• Must play sport or be in a band but cannot be a rugby lad, football meathead or have groupies.
  • Must be generous. People who are tight with money are also stingy in bed.

I must have passed up on so many men over the years, because they didn’t match everything on that list. Why am I so picky?” she sighs, and closes the diary.

I put my arm around her shoulder and squeeze it.

“God. If my mum had read this at the time, then I would have probably left home and never spoken to her again, god rest her soul. It would have been such a betrayal. I would have been totally mortified. And now it’s just a pile of crap. Wishful thinking about how life was going to be. I had no fucking clue did I? When did we get this old?”

“We’re not that old.” I say. We’re no spring chickens, but who wants all that aggro? Anyway, we’ve had our time. You only think you’re old because you could be the new bloke at work’s mum. Remember, he didn’t even know who Noel Gallagher was!”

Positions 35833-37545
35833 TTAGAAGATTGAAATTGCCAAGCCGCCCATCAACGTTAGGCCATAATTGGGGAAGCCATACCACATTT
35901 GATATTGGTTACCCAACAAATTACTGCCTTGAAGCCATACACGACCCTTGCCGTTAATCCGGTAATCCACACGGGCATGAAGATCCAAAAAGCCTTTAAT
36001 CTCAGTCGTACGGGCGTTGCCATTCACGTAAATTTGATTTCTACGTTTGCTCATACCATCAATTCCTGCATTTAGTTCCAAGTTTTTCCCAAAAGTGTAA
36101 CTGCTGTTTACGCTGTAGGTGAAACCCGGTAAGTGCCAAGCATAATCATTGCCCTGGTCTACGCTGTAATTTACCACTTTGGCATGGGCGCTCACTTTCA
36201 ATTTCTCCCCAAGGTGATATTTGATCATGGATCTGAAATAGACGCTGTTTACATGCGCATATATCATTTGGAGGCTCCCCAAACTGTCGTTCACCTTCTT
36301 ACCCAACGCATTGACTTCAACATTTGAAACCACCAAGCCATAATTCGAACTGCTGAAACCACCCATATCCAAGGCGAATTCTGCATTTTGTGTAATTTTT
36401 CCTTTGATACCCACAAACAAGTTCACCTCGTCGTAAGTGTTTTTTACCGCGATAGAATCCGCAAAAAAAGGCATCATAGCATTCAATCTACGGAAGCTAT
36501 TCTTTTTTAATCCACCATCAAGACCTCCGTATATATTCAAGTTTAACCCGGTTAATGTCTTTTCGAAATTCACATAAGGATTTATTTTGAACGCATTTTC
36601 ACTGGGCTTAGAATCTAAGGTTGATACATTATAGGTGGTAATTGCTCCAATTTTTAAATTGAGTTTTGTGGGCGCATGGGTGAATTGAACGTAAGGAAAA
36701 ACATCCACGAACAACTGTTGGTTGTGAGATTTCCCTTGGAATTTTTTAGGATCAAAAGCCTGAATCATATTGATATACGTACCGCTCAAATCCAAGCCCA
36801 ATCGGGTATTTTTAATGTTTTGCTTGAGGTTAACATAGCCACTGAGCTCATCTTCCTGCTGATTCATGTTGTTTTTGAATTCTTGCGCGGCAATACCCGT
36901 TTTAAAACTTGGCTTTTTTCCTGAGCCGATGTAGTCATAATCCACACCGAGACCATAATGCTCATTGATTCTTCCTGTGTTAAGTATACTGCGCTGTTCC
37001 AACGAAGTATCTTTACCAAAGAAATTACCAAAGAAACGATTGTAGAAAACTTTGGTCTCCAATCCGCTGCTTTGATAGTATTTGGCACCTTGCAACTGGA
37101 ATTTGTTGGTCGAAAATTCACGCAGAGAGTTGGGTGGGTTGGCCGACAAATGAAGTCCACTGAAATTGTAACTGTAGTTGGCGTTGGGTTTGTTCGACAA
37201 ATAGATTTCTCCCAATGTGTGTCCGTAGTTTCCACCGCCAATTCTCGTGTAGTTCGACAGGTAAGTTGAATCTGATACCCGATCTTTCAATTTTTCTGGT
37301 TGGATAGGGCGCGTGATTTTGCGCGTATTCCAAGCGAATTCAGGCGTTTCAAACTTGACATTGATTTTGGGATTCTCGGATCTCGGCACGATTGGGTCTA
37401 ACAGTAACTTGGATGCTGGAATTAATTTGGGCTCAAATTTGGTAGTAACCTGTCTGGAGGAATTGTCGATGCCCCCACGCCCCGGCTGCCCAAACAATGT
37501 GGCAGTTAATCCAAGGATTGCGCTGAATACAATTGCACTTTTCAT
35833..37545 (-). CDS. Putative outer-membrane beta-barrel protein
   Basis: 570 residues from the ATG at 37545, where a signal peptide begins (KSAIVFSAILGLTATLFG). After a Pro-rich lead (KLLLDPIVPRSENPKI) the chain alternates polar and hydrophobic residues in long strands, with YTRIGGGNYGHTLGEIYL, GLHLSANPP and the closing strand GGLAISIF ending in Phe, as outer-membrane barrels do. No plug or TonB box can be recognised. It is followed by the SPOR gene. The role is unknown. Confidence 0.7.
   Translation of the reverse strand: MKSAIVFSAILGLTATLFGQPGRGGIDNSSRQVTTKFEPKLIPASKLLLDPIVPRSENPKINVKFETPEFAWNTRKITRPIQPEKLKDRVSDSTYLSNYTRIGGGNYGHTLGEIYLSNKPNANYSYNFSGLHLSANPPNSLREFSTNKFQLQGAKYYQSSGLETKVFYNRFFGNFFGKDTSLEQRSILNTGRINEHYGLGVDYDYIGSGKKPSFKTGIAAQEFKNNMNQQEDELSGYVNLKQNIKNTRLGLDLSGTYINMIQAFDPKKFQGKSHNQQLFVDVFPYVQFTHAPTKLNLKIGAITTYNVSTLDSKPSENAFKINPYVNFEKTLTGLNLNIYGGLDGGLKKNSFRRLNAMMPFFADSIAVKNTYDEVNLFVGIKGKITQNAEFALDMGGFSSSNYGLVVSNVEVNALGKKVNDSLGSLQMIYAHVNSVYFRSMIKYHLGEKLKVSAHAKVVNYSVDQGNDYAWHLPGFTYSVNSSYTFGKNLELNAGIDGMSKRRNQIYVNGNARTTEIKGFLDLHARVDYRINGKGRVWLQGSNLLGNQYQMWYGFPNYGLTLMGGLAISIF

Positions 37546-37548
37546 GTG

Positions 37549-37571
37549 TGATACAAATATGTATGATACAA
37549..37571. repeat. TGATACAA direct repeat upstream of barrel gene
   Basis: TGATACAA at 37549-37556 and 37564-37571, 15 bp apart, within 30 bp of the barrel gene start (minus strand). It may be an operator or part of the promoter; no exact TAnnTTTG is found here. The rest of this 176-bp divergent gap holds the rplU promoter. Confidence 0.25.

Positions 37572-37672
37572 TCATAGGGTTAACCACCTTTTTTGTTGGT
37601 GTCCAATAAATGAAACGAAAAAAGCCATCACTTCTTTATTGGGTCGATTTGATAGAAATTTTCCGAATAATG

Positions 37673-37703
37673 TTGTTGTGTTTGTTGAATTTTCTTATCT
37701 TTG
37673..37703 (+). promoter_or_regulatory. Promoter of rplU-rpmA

“Do you think kids these days keep paper diaries any more?” I ask. “You know. I reckon they do it all online now, with private blogs. Selfies and pictures of them semi-pornstar posing naked under the pretence of being hashtag body positive, you know, that clean eating bollocks. I read that there is no market for paid porn for female pornstars aged between 22 and 30, because the market is flooded with so much amateur stuff. You’re a schoolgirl then milf”

“That’s really sad.” She says. “They’re obsessed but it’s all so fucking fake.”

“Except hipsters, obvs.” I say. “I bet they go to open mike nights where people read out their own teenage diary entries, to feel deliberately awkward. They probably type their journals on old typewriters or do that bullet journalling. Ha. I’m saying it like I even know what it is.”